Convicted double murderer Alex Murdaugh admits he lied about his housekeeper’s 2018 death but says he didn’t conspire with anyone else to pocket millions in a settlement with Gloria Satterfield’s family.
Satterfield died after a fall at Murdaugh’s home and worked with the family to reach a settlement with Nautilus Insurance Company. Nautilus filed suit against Murdaugh a year ago, claiming that Murdaugh lied about details surrounding Satterfield’s death.
Murdaugh’s response, filed Monday, said it was true that he lied, WHNS reported. The response says that he encouraged the Satterfields to seek a settlement and arranged for his longtime friend and fellow lawyer Cory Fleming to represent them and for Chad Westendorf from Palmetto State Bank to serve as the representative for the housekeeper’s estate.
Murdaugh also said that he lied when he told the insurance company that his dogs caused the fall and that Satterfield had not come to the Murdaugh house to work on that day. But, he said, he doesn’t remember why she came to the house.
Murdaugh further admitted that the money paid for the settlement went into an account he owned and not to Satterfield’s family.
But, as he did on the stand during testimony in his trial for killing his wife and son, Maggie and Paul Murdaugh, Murdaugh in this response tries to clear his friends and alleged co-conspirators. The response denies that Fleming, Westendorf, or their companies knew what he was doing and worked with him to do it.
Satterfield’s estate reached an agreement with Fleming and the insurance company in 2021 and with Palmetto State Bank earlier this year.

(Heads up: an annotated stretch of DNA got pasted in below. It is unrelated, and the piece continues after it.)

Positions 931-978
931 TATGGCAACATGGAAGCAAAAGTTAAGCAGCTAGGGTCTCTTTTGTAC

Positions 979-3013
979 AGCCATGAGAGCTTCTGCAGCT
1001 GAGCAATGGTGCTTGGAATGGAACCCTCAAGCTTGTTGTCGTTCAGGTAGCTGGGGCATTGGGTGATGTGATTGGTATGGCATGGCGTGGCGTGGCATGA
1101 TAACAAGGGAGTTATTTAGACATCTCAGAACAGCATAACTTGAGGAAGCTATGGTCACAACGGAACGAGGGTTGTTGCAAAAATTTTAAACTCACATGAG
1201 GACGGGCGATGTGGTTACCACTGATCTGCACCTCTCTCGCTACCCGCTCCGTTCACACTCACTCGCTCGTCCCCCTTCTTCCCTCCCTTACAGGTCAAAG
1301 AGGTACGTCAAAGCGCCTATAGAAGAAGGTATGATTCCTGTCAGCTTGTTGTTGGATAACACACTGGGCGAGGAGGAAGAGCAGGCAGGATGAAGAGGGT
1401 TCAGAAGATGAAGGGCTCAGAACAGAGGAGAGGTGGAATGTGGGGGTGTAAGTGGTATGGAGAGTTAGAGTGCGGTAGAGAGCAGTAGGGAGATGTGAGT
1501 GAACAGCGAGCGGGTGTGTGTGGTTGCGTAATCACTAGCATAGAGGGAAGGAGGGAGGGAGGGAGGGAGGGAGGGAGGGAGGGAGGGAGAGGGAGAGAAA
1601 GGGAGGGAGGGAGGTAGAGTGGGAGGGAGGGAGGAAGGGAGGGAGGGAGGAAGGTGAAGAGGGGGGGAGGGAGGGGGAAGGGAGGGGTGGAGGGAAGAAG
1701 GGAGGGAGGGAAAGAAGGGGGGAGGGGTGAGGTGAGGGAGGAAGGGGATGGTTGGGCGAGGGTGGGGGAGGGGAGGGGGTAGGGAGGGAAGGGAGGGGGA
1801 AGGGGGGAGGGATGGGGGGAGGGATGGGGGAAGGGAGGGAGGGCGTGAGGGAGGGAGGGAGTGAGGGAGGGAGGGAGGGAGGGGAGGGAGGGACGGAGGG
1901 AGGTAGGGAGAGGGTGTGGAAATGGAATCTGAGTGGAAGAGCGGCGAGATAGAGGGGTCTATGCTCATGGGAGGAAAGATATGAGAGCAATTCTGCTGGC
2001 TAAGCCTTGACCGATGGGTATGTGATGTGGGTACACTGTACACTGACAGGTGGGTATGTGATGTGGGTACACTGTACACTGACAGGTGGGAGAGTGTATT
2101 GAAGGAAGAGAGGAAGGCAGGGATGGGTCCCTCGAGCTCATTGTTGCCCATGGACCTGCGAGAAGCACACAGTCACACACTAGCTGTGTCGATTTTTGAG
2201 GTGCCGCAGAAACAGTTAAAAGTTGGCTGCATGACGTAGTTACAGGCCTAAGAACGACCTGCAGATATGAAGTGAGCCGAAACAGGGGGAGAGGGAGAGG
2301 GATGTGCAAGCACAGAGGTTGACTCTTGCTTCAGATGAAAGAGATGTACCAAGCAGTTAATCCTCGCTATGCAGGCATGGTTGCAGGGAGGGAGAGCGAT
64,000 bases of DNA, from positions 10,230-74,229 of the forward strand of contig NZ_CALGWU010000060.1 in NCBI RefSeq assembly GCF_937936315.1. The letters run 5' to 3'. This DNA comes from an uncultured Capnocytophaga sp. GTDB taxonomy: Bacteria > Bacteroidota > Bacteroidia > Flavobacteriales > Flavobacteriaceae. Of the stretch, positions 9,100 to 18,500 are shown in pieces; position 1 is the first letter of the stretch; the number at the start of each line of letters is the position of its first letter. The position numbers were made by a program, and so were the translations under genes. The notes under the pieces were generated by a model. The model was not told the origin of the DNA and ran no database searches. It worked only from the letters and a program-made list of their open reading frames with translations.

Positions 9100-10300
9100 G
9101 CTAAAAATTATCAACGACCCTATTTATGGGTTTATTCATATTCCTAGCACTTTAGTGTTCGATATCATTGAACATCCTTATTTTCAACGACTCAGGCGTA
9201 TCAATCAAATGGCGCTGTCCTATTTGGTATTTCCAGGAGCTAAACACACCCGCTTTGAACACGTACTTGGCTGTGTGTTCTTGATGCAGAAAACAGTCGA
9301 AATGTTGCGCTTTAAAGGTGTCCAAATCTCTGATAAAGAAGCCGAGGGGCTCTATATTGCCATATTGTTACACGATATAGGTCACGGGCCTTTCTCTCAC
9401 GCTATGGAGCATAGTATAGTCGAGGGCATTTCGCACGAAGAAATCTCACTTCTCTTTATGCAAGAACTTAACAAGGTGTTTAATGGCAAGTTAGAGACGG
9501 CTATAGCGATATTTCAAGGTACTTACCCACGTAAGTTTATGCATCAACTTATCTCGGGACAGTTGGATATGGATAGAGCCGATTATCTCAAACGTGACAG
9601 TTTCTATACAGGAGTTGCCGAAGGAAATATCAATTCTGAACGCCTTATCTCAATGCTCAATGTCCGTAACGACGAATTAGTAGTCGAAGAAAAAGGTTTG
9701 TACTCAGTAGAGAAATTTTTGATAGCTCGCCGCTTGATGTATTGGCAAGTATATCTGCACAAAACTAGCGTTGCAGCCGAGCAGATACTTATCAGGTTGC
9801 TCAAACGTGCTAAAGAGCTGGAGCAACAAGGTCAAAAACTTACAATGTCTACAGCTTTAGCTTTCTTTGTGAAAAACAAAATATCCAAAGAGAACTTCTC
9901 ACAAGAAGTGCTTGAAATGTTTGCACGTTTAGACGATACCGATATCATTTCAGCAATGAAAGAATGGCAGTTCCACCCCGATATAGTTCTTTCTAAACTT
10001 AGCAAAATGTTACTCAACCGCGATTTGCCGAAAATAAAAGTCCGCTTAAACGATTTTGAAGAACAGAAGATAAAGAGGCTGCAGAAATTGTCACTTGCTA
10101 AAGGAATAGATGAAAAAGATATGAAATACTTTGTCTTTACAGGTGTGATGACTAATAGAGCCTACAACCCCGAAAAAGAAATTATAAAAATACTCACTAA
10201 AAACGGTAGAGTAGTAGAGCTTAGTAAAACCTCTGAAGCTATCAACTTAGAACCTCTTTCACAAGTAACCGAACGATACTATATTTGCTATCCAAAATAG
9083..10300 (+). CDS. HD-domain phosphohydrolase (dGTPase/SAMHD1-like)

During the murder trial, Murdaugh testified that the former CEO of Palmetto State Bank, Russell Laffitte — who was convicted last year of conspiring to misappropriate bank funds — “never conspired with me to do anything, whatever was done was done by me” and that “if he did it, he did it without knowing it.”
Laffitte’s attorneys used Murdaugh’s testimony to request a new trial, but U.S. District Judge Richard Mark Gergel rejected that argument, saying that Murdaugh, now serving life sentences for the murders of his wife and son, “is manifestly not a credible witness.”
“Evidence offered during the Defendant’s trial established without question that Murdaugh is a serial liar and fraudster who stole from his clients and law partners,” Gergel wrote.
Murdaugh stands accused of dozens of counts of financial fraud, ripping both his family’s storied law firm and his clients off to the tune of millions — which he admitted in court during the murder trial. He has not yet stood trial for those charges.
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[Featured image: Gloria Satterfield/handout and Alex Murdaugh/Facebook]